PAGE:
LEWISBURG, Pa. — These are Bucknell University story ideas that may interest you in May.
REMEMBERING THE ’72 AGNES FLOODS — June will mark the 50th anniversary of the devastating flooding across the Central Susquehanna Valley caused by the remnants of Hurricane Agnes. The storm killed 48 Pennsylvanians and destroyed 70,000 homes and left hundreds of thousands without electrical power, telephone service or clean drinking water for weeks. “Before Agnes, people in Lewisburg and other river towns thought they were prepared because they did take precautions,” says Professor Andrew Stuhl, environmental studies & sciences, who has conducted extensive research on the disaster. “If flood waters collected in a location, they knew from experience to move their things out of harm’s way to the second floor or even evacuate their house. They thought it couldn’t get any worse than the flood of 1936, the most damaging one on record at that time.” After traveling up the Atlantic seaboard, Agnes weakened to a tropical storm, but it met a cold front coming from the west and stalled over the Susquehanna River Valley. The storm dropped up to 18 inches of rain on eastern Union County, where the Susquehanna River crested at more than 34 feet — 17 feet above the flood stage. Agnes caused about $300,000 in damage to Bucknell (approximately $2 million in 2022 dollars). Stuhl now questions whether river towns can remember Agnes to protect themselves against the next catastrophic flood. He and his students joined community partners on their research. They contributed to a The Daily Item book, will join commemorative events in Lewisburg, Milton and Danville; and willm join Lewisburg Mayor Kendy Alvarez for announcement June 18. CONTACT: Stuhl, 570-577-1974, email@example.com
MUSICAL MEMORIES — How does emotion help us remember a song? Professor Andrea Halpern, psychology, studies cognitive processes such as memory and thinking, especially for nonverbal materials. Of particular interest to her is how we understand, remember and react to music — particularly when you “hear a tune inside your head.” She studied this using the traditional tools of experimental psychology, as well as with cognitive neuroscience techniques. “When we listen to music we remember the music, lyrics and emotions,” Halpern says. “Orienting yourself towards the emotional message actually helps you remember the actual music better.” Halpern has completed a number of studies on the concept, and was recently featured in TIME for her work. In her 2010 study, musicians listened to the first minute of familiar classical pieces and recorded their judgments of the emotions and looked at the overlap when just imagining the first minute of the song. “The overlap in their profiles was astonishing, which means that they were doing this complicated piece in real time and extracting the same emotions,” Halpern told TIME. The musicians were able to map the emotions expressed in the music even when it was playing in their heads and imagine music so vividly that their scores were almost identical. Her latest study, “What do less accurate singers remember? Pitch-matching ability and long-term memory for music,” published last November in Attention, Perception, & Psychophysics, details how people may differ in how well they remember music. CONTACT: Halpern, 570-577-1295, firstname.lastname@example.org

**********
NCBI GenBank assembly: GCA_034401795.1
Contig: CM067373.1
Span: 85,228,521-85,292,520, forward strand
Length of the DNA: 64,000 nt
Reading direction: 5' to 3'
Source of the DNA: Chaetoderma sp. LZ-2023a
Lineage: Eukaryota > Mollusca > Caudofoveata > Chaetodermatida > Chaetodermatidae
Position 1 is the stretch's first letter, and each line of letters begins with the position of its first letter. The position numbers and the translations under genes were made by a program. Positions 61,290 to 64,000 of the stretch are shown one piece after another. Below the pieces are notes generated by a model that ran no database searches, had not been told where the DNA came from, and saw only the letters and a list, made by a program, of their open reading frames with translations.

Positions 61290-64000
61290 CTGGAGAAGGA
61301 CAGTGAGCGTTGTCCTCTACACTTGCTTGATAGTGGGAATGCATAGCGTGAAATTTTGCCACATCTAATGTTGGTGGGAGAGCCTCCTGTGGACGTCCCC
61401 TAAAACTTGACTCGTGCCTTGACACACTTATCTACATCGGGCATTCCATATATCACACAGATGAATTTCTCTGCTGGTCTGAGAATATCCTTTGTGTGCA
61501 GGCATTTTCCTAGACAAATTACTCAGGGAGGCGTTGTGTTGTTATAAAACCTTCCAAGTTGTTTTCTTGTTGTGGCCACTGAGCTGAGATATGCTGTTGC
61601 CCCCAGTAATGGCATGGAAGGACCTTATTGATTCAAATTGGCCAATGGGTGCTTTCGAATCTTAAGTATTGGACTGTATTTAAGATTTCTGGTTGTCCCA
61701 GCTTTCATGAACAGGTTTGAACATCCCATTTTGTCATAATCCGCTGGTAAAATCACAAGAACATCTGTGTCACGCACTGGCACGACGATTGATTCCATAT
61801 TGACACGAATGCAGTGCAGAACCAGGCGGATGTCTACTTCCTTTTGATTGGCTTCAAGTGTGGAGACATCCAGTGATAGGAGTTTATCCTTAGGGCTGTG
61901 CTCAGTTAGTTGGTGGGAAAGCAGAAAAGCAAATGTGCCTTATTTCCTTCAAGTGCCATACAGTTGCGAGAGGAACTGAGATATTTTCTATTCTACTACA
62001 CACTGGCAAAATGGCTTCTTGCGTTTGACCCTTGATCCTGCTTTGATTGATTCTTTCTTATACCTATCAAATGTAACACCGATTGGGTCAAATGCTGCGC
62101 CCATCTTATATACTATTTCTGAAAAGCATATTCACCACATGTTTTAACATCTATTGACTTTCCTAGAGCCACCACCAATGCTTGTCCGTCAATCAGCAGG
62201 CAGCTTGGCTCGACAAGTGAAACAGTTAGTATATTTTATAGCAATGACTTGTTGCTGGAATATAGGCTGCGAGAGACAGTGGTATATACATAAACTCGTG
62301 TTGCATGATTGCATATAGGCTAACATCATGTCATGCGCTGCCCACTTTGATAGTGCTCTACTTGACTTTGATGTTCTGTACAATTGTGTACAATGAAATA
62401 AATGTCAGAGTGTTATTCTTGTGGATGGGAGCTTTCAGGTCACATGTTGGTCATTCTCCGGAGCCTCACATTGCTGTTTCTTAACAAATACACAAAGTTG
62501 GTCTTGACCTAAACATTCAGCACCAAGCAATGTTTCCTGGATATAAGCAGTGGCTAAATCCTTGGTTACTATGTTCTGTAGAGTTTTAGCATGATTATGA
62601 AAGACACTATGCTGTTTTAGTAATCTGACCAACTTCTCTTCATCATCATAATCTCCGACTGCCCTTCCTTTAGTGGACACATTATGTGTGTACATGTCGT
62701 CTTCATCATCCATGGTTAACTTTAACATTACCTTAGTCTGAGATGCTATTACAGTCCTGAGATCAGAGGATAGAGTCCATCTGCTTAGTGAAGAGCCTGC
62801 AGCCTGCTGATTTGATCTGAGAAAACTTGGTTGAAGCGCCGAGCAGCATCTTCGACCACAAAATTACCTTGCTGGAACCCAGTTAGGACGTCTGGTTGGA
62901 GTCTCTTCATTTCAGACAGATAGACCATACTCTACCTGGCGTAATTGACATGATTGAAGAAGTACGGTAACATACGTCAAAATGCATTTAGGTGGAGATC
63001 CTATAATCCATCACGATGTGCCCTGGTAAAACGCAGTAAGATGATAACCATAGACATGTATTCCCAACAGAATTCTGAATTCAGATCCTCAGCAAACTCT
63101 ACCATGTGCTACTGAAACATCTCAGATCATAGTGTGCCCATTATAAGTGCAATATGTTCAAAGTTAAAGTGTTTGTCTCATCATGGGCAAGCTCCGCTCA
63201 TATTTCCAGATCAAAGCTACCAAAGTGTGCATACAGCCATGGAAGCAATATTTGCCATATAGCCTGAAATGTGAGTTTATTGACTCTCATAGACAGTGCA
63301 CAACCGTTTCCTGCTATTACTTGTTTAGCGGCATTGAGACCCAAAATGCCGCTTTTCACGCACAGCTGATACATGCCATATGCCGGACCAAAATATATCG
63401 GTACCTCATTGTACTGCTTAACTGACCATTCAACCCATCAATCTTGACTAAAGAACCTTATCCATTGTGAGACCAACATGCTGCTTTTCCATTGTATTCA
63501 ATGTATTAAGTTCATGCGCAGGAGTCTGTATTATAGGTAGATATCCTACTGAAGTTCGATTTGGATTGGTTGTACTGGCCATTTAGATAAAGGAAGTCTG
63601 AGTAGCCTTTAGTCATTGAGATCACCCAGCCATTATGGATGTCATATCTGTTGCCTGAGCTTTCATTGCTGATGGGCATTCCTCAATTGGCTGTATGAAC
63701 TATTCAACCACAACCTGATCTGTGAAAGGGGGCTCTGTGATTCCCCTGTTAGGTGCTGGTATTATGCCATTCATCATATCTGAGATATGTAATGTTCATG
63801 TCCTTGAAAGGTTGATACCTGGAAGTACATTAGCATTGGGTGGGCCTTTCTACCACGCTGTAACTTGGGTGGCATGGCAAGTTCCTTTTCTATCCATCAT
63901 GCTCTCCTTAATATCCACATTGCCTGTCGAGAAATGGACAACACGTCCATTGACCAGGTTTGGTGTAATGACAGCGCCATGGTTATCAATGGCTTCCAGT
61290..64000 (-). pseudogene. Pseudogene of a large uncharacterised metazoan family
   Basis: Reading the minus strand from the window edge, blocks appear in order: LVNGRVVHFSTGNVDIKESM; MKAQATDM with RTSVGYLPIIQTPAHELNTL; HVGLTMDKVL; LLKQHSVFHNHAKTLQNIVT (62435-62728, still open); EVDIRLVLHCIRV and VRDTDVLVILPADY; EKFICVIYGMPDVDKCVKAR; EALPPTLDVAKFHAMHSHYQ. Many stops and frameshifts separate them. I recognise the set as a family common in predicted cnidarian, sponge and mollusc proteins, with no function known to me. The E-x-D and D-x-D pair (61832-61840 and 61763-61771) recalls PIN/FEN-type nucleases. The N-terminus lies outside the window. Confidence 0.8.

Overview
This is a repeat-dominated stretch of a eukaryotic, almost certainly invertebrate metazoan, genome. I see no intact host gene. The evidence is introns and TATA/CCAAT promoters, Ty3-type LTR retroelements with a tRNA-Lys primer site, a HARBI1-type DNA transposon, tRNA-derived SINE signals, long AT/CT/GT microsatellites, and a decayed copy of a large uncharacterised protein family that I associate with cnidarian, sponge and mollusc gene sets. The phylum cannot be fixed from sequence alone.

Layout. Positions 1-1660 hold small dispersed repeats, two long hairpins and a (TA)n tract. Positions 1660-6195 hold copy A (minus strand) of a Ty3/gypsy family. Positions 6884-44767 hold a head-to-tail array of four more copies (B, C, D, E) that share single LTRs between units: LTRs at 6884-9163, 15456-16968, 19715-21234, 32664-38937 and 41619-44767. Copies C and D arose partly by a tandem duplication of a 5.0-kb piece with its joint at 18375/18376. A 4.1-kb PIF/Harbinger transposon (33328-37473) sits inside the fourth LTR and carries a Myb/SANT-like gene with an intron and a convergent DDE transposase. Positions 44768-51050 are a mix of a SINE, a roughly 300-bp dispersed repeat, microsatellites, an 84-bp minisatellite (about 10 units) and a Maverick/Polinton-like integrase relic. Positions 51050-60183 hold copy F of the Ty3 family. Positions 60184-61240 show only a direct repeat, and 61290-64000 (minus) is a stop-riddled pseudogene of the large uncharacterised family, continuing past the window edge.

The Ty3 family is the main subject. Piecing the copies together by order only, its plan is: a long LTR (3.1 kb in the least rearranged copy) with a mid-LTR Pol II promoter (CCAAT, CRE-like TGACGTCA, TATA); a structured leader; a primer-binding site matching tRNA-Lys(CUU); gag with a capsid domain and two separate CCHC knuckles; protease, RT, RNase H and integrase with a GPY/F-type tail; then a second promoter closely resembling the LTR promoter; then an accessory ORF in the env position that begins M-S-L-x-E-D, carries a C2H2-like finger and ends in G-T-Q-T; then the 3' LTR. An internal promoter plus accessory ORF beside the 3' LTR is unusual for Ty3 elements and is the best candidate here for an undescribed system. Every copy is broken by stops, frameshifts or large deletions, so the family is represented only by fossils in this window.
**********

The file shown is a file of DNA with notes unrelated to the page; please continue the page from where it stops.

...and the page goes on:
SAGE MONEY ADVICE — As students graduate college and head out to their career fields, Freeman College of Management Professor Stacy Mastrolia, accounting, offers some money-management advice that might make a good commencement speech. In a recent video for Authority Magazine, Mastrolia provided “5 things I wish someone had told me before I started building wealth.” Her first tip was to save systematically, invest consistently and use a dollar-cost averaging strategy. “Don’t try to time the market,” says Mastrolia, who teaches personal finance. “Use a monthly budgeting strategy that prioritizes saving and then investing 15% of your income each month in a diversified portfolio.” Second, she advises everyone to find your passion and try to make a living out of it, much like new graduates will now be doing. Her third tip is to do things professionally and personally that are outside your comfort zone. “Fourth, don’t be afraid, everyone else is not smarter than you, better prepared than you, or worthier than you,” Mastrolia says. “And fifth, be generous. Being generous is one of the most fun things you’ll ever do with money.” CONTACT: Mastrolia, 570-577-1560, email@example.com
CONTACT: Mike Ferlazzo, 570-577-3212, 570-238-6266 (c), firstname.lastname@example.org